At a town hall meeting on Nov. 29 in Brownsville, Texas, Jose Escobedo, a member of the Parks and Recreation advisory committee, took to the microphone. With a small smirk on his face, Escobedo called Christopher Gracia to read his public comment.
The town hall was for Brownsville residents to voice their opinion on whether the city should remove a monument honoring Jefferson Davis after a petition calling for the relocation of the Confederate monument garnered more than 5,000 signatures.
Gracia— who was then a member of the Youth Advisory Committee for the City of Brownsville along with Escobedo— introduced himself as a high school student and spoke in opposition of removing the monument to Davis, stating that if it hadn’t been for Davis, Texas would be a part of Mexico. Gracia claimed that removing the monument would be the beginning of a stripping of America’s heritage and identity.
“It’s our duty as patriots and people in this country to protect our culture and identity as a country from anybody who wants to remove it,” Gracia said. “If America’s culture is so offensive, so grotesque, I would suggest maybe move to Mexico.”
While many were shocked to hear a member of the Youth Advisory Committee for the City of Brownsville, a region that is predominantly Mexican and Mexican-American, make such remarks, that comment made by Gracia pales in comparison to the racist and alt-right messages he is most famously known for sharing on his Twitter and Periscope accounts.
On a periscope stream titled “SUPPORT WHITE PEOPLE-End the White Genocide taking place all over the world,” Gracia, still serving as a member of the city’s Youth Advisory Council at the time of its broadcast, advocated for closing the borders and ending immigration in the U.S. because a genocide was occurring on white people in America, which was “already diverse enough.”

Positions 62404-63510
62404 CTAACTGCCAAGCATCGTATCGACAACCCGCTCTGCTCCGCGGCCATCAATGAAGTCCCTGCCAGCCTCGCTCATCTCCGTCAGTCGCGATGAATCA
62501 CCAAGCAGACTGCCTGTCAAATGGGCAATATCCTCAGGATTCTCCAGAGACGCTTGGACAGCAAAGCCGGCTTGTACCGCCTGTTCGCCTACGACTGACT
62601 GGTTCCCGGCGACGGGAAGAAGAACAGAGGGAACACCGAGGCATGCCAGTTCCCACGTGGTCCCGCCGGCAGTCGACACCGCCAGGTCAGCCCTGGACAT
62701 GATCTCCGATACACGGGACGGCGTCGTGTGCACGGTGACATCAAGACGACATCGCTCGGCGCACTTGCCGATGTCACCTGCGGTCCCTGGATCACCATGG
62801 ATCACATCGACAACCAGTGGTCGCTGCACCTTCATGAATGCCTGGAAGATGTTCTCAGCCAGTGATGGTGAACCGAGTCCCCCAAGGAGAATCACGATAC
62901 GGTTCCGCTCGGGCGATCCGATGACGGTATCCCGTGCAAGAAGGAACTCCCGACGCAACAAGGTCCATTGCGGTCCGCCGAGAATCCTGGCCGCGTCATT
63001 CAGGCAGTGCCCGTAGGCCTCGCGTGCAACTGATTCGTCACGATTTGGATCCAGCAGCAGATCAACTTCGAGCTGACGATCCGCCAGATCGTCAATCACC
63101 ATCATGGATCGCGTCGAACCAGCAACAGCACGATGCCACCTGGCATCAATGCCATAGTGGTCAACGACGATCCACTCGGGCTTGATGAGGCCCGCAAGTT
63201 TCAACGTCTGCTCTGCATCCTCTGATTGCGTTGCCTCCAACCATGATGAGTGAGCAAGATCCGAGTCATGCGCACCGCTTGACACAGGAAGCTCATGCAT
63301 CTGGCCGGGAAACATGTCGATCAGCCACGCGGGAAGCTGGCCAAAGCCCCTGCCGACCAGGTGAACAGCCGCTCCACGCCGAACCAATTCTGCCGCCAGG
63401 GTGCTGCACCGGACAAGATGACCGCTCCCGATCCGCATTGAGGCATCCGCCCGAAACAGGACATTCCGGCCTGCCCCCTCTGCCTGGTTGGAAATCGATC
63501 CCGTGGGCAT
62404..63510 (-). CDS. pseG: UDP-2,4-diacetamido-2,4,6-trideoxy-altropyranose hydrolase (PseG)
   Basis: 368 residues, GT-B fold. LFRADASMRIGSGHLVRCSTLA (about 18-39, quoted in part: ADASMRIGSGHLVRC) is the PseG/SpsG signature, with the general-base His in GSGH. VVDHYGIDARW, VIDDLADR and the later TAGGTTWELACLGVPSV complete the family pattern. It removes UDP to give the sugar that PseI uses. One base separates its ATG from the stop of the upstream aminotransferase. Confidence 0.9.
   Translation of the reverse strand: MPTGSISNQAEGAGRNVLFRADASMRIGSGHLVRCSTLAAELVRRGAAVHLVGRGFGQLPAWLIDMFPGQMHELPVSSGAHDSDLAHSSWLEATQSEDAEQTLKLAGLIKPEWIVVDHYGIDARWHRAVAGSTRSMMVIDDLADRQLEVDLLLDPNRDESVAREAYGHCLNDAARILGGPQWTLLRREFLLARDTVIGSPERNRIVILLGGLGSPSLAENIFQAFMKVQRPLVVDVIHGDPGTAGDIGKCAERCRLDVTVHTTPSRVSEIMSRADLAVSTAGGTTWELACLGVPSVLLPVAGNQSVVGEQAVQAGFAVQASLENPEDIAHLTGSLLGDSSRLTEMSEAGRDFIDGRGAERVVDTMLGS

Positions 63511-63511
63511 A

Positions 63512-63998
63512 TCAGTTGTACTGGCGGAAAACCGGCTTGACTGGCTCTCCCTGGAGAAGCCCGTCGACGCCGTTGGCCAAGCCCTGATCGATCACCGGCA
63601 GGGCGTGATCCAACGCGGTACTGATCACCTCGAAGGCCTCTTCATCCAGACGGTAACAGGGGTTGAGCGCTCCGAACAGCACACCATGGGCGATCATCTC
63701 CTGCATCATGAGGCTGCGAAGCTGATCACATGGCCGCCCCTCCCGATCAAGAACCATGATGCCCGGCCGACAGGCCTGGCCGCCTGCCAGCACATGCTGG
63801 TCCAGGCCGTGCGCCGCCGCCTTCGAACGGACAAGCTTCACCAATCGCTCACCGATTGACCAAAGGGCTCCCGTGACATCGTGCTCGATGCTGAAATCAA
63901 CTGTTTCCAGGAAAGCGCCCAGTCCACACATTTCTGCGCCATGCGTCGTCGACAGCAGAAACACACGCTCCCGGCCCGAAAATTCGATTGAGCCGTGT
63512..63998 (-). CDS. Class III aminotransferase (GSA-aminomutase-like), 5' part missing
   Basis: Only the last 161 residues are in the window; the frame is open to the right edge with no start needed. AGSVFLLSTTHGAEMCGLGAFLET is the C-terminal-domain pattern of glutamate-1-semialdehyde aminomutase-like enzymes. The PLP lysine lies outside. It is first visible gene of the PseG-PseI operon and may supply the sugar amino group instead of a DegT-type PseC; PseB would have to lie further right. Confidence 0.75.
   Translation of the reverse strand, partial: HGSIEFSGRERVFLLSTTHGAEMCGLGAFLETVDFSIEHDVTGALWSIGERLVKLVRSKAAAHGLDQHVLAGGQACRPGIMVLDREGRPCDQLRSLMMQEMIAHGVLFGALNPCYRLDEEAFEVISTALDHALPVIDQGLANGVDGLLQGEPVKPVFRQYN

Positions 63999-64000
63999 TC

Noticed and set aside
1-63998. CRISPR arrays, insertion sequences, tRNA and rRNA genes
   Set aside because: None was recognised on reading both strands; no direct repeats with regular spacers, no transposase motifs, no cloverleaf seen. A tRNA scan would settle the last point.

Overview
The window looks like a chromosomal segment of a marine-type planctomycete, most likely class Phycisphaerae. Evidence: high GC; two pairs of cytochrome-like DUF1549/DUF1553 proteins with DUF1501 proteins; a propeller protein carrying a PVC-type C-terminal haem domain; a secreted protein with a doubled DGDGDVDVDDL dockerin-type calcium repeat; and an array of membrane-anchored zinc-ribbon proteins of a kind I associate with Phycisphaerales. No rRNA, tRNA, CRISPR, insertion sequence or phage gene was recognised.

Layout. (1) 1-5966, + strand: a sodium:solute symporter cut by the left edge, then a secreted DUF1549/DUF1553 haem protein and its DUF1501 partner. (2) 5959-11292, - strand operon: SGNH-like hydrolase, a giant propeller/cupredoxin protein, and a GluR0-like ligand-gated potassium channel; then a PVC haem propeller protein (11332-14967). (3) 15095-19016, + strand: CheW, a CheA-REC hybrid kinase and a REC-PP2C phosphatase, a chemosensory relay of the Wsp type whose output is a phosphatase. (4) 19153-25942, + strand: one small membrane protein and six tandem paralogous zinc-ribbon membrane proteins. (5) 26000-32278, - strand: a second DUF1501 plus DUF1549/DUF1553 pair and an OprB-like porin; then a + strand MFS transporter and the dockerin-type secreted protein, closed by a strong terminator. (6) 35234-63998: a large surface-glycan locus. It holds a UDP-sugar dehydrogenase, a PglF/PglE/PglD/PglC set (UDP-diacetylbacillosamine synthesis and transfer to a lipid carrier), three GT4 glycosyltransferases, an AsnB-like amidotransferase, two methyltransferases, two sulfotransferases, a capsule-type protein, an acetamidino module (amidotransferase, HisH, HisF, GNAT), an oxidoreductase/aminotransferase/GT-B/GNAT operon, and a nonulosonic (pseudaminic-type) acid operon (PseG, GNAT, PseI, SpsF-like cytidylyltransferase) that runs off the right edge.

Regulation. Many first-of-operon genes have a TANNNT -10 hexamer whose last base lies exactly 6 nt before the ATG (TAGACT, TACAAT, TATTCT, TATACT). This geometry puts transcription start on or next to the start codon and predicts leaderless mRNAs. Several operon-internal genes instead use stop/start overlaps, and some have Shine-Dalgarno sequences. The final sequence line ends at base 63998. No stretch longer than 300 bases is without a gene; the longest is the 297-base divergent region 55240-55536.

“The bulk of white genocide is happening through mass migration,” said Gracia in the broadcast watched by 1,000 users. “White people are being replaced by not just non-whites but non-white people who have incredibly high birth rates.”
Gracia and Escobedo were placed on the council earlier this year but removed last week as reported by KVEO. Gracia has been broadcasting racist videos from his periscope account for about six months before concerned residents of Brownsville brought it to city officials’ attention last week.
An hour and a half into the “SUPPORT WHITE PEOPLE” stream, a caller who goes by Angry Ice Wolf skypes into Gracia’s stream to state that if non-white people gain the majority in the U.S., they will try to eradicate all “white history.” Gracia agrees and mentions the town hall on the Jefferson Davis monument in Brownsville.
“There’s a Confederate monument in my city and we always defend it,” Gracia tells them. “There’s going to be a town hall about it, interestingly enough.”
The streams usually go on for several hours—more than four hours in the aforementioned SUPPORT WHITE PEOPLE—and are typically filmed with a confederate flag in the background that Gracia claims to only hang in his room to make fun of “rednecks” and get people mad. During the streams, commenters interact with Gracia and each other, many of them sharing his racist and anti-semitic views.
Gracia’s twitter account, which was changed to private after KVEO’s report, was filled with tweets advocating for closed borders and a stop to immigration. His header image on his Twitter profile was that of a Roman fasces, a symbol once used by fascist Italy.
In a tweet which was featured in posts shared on Facebook by concerned local residents, he writes, “Keep white countries white. Keep black countries black. Keep Asian countries Asian.” The timestamp for the tweet was Dec. 6.
It was this tweet along with an image of Gracia in front of a Confederate flag that began circulating amongst several anti-fascist Facebook pages, with warnings by the posters that Gracia was serving as a member of Brownsville’s Youth Advisory Council while also advancing a white-supremacist agenda on his social media accounts.